Last Easter weekend I flew to Cape Town to enter my first race in the Mother City. Although I have been here before (part of Comrades race and Cape Town tour), there was something special about coming back to South Africa. Clearly I adore this continent with all its unique and colourful identity.
As its name suggested, the race took my legs to discover few towns that connect Indian Ocean and Atlantic Ocean. Race started in Main Road, Newlands and finished at rugby field of University of Cape Town (UCT).
South African Olympic marathoner Lungile Gongqa won the 2017 Old Mutual Two Oceans Marathon with 03:09 hour as male winner. South African Caroline Wöstmann did not manage to defend her title for female winner – pulled out due to hamstring issue. Instead Belarus runner, Maryna Damantsevich came first with 03:37 hour as female winner. Course record yet to be broken – the R1m prize money by title sponsor Old Mutual was not in anybody’s hand.
Having completed this race once (though not the longest distance I’ve participated in), I asked myself – will I return to the course? Not a difficult one to answer, the following are why and I hope you agree too:
1.First Class Expo
Part of entering a race is to experience all about running under one roof through various stands selling new gadgets, apparels, equipment, food supplements and others like sporting tour. The 2 Oceans Expo held at the CTICC, Convention Centre was well organised over 3 days from Wednesday to Friday. I saw plenty of healthy food and supplement stands from UK and local brand such as Futurelife, 32Gi, racefood, The Primal Pantry, TREK, and Nakd. For first time, I came across meat substitute product ranges such as Quorn (using mycoprotein derived from fungus) and FRY’s Family (soya and wheat based). Sampled most of them, bought some Nakd bars, got myself a running Mizuno top (really good prize), stocked up on my favourite Falke socks and then purchased 1000mile socks (blister-free guarantee and double layer innovation enticed me!). Next time, I would like to stop by at stage to listen on talks such as given by Coach Norrie Williamson.
2. Generous Goodie Bag and Buzzing Finishing Atmosphere
I paid R1570 (USD 120) for entrance fee, it is not by all mean a cheap race for international runner. In a normal race, runners usually take away a medal and a t-shirt. In 2 Oceans, additional items such as nutrition bars, Arnica Ice cooling gel, a mouse pad with 2 Oceans route, a balaclava, and deodorant for men are included in the race pack. At the finish, international tent readily welcome runners and refreshment provided – water, lunch bag (muffin and sandwich). Great service – my only complaint is the tent location was a bit too far for walking and lack of signage for guidance.
3. Something For Everyone
Ivalue races that offer multi distances but it has to be very organised – 2 Ocean is high up there. Apart from Ultra and Half Marathon, there were trail races – 12km and 24km covering area of Table Mountain, Devil’s Peak and Newlands Forest. This require strong climb a fantastic challenge to add to my bucket list.
4. Friday Social and Faithful Run
I looked forward for the International Friendship Run on Good Friday – a complimentary run (no charge for international runners). Around 3000 signed up which showed popularity of this race being a world class event. Together with my club members from Dubai Creek Striders (DCS), we enjoyed the 5.6km easy run holding flags from own country through the city waterfront covering important landmark such as Cape Town Stadium, Sea Point Promenade, and Green Point Park. Friends and family join along for a small fee. I think this is also great way to encourage non runners to start running as evidenced that day one of DCS runner’s visiting friends ran their first 5.6km. On this day, I met a Singaporean runner (one of two as per published statistic) who was on his way in completing his 7th continent marathon – David Tay from Athlete’s Journey.Very pleased that I say hi.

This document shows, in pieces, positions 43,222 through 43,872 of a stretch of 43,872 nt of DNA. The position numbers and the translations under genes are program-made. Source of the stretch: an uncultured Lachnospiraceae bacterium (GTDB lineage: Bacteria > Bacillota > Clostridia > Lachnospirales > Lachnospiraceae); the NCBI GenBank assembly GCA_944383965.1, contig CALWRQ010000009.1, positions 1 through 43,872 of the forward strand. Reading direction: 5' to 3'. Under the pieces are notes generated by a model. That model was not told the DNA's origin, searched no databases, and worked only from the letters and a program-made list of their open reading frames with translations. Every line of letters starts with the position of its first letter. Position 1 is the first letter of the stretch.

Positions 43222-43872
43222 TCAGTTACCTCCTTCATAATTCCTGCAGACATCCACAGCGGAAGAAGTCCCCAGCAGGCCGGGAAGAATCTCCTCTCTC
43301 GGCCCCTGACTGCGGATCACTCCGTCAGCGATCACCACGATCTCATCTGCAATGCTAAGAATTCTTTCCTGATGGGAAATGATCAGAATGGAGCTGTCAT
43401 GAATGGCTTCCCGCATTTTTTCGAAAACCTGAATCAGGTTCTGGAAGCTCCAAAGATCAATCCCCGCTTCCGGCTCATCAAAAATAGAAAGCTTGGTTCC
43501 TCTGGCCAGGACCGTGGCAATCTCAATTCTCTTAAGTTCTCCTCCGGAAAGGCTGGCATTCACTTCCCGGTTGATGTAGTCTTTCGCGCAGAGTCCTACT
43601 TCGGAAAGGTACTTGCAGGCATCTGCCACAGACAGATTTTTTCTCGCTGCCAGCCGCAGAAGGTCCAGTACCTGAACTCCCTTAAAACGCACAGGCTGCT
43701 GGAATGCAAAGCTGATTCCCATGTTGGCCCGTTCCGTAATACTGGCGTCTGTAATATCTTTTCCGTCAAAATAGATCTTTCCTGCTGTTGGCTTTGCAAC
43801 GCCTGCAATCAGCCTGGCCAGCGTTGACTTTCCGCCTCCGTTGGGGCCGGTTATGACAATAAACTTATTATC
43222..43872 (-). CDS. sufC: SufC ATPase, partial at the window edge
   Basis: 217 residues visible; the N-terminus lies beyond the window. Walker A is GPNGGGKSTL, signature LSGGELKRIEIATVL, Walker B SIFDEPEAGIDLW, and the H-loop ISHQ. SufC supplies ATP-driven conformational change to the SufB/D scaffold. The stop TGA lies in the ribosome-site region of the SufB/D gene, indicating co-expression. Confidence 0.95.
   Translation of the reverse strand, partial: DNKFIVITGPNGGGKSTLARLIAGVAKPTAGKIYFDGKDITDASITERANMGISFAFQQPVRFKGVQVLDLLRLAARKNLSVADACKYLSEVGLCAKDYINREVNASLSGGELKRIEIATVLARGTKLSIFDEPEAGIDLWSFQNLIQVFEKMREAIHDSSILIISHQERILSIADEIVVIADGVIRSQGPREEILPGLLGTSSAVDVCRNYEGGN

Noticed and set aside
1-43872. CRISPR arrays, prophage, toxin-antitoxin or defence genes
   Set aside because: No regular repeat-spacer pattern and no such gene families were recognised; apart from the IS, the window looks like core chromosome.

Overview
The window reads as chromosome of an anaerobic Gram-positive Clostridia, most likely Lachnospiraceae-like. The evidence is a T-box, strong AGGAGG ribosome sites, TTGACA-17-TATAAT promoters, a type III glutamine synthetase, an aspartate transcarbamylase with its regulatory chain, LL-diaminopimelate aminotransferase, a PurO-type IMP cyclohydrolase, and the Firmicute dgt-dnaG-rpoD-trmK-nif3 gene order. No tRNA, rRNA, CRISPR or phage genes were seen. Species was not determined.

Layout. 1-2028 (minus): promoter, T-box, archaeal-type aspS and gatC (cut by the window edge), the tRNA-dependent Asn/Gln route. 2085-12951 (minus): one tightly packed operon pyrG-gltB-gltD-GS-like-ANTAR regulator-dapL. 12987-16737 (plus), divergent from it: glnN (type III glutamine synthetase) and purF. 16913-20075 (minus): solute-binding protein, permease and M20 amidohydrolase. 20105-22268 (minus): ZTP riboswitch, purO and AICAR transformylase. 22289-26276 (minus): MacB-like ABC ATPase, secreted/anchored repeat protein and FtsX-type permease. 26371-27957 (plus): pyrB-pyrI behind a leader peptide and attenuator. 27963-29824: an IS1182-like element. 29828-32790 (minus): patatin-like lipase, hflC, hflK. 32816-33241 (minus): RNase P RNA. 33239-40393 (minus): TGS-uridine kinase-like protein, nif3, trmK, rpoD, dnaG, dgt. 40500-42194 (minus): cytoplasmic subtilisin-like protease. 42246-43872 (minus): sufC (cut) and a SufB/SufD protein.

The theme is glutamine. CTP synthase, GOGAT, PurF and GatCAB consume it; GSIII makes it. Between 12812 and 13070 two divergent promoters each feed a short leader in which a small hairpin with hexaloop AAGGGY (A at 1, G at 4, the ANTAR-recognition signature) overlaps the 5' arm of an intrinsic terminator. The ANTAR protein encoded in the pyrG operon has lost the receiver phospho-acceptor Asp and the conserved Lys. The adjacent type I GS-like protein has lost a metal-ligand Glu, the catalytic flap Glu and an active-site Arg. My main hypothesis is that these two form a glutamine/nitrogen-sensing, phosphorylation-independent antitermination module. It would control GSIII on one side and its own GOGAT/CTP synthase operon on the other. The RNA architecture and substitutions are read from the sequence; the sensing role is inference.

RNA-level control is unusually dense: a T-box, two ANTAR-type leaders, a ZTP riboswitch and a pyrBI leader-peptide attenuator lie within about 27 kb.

As for local runners, Fun Runs was organised to share spirit of running with family and friends. A strong believer in diversity and inclusion, I am inspired to know that there was also a Friday Special Run for runners who could not run on Saturday for religious reason – maximum of 100 runners. Imagine racing 56km with just a small number of runners with no road closure.
5. Shosholoza Smooth Start
I did not have a good qualifying time so I was placed in last seeding E. However, I tried to be as front as possible before the race start. It’s crucial to have an efficient start at any race. After few misorganised races in Asia, I was pleased with the punctuality and smooth start at 2 Oceans. Before that, passionately sang national anthem and classic Shosholoza filled in the air among the positive running spirit. Didn’t felt too crowded in first 5 km like any big city marathon races.
6. Beautiful Course
Is this the world’s most beautiful marathon? Initial skeptical exist about the marketing of this race but it is indeed appealing. As a trail runner, I’ve blessed to experience picturesque mountain scenery as well as tranquil desert oasis. I read somewhere that Lisbon is possibly the world’s most beautiful road marathon course. But beauty is on the eye of runner. I am referring to the run around Chapman’s Peak (Chappies) where runners trot along the gradually increasing slope to 180m peak like a long train. The view from the ocean, the rugged cliff and secluded pristine beaches simply took my breathe away. Magical moment of beauty.